Fine structure of olfactory epithelium in the mud puppy, Necturus maculosus

Authors

  • Albert I. Farbman,

    1. Department of Anatomy, Northwestern University, Chicago, Illinois 60611 and Department of Biological Sciences, Northwestern University, Evanston. Illinois 60201
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  • Robert C. Gesteland

    1. Department of Anatomy, Northwestern University, Chicago, Illinois 60611 and Department of Biological Sciences, Northwestern University, Evanston. Illinois 60201
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  • Supported by grants from the National Institute of Health, NS-06181 and from the National Science Foundation, GB-30520.

  • A preliminary account of this work was presented at a meeting of the American Society for Cell Biology, November, 1971.

Abstract

The olfactory epithelium of Necturus is approximately 300 μ thick, or two to three times the thickness seen in most other vertebrates. The epithelium contains three cell types, olfactory receptor cells, supporting cells and basal cells. The receptor cell population is made up of both non-ciliated and ciliated cells in a ratio varying from 1:1 to 2:1. The ciliated cell morphology is essentially similar to that of other vertebrates. The non-ciliated cells contain groups of centrioles located at various levels in the supranuclear cytoplasm and a fibrogranular complex similar to that seen in cells engaged in ciliogenesis. This variable morphology suggests a continuous turnover of olfactory cell population, or, at least, a continuous turnover of the dendritic portion of the cell. Alternatively it may indicate that there are two different receptor cell populations with different functions. The supporting cells in the olfactory epithelium contain a variable number of secretory granules. In the anterior part of the nasal sac there are relatively more cells with many granules whereas in the posterior region the supporting cell cytoplasm contains mostly smooth endoplasmic reticulum. Olfactory receptor axons are ensheathed in groups by basal cell cytoplasm before they leave the epithelium.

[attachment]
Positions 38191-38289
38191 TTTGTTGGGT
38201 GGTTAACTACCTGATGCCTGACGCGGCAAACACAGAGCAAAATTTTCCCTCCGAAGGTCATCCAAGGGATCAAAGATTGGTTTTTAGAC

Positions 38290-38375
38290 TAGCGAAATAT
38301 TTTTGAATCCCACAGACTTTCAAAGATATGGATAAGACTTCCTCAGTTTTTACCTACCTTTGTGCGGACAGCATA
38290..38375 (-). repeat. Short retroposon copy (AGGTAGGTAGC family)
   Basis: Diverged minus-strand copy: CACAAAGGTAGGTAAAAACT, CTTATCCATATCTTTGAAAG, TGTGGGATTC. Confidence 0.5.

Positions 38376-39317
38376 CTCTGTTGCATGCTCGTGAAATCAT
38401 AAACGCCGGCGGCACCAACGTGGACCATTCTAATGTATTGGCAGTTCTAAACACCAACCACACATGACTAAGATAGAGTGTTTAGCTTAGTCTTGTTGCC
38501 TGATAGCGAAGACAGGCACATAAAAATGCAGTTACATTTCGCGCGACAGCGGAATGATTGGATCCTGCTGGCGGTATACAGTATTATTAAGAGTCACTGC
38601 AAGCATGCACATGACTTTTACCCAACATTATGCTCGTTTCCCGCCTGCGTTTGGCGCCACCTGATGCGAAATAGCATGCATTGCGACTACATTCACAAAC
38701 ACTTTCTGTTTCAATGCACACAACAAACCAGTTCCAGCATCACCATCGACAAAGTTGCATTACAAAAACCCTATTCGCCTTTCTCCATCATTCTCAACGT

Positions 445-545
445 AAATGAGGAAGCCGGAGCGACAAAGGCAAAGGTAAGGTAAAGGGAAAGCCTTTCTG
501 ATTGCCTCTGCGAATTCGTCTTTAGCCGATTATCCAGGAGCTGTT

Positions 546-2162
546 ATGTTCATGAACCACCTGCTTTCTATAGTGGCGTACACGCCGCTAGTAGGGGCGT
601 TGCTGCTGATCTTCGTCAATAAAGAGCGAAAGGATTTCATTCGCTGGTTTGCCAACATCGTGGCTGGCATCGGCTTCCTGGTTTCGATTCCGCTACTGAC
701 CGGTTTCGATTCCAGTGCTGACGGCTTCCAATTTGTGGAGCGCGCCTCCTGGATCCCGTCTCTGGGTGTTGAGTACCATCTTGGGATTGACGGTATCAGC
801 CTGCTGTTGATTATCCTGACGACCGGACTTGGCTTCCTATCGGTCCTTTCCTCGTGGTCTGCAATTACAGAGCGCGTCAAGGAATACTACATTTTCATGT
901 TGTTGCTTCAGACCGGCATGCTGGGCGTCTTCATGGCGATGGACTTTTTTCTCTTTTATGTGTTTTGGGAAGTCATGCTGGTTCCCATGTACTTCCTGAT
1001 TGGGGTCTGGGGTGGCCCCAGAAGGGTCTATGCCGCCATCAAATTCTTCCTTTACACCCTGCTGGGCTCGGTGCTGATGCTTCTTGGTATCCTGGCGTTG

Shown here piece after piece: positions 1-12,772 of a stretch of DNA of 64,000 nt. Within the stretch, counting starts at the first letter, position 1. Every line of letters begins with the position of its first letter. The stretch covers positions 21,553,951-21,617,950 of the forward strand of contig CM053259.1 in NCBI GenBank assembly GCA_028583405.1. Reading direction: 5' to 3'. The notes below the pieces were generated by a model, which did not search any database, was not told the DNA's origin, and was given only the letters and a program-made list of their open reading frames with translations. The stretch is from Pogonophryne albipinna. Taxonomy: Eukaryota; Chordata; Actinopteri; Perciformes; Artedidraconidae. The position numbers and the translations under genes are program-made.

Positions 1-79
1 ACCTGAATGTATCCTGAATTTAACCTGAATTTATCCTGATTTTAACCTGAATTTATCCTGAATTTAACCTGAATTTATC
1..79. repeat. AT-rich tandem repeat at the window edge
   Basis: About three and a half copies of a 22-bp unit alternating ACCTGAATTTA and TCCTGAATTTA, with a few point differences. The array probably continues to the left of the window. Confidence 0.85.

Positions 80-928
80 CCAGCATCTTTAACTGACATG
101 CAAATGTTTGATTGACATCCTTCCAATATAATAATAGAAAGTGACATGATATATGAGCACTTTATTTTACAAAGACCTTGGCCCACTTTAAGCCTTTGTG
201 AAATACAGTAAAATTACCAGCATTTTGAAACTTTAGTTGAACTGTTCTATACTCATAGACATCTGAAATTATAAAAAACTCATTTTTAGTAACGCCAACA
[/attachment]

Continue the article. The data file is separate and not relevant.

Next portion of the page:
Ancillary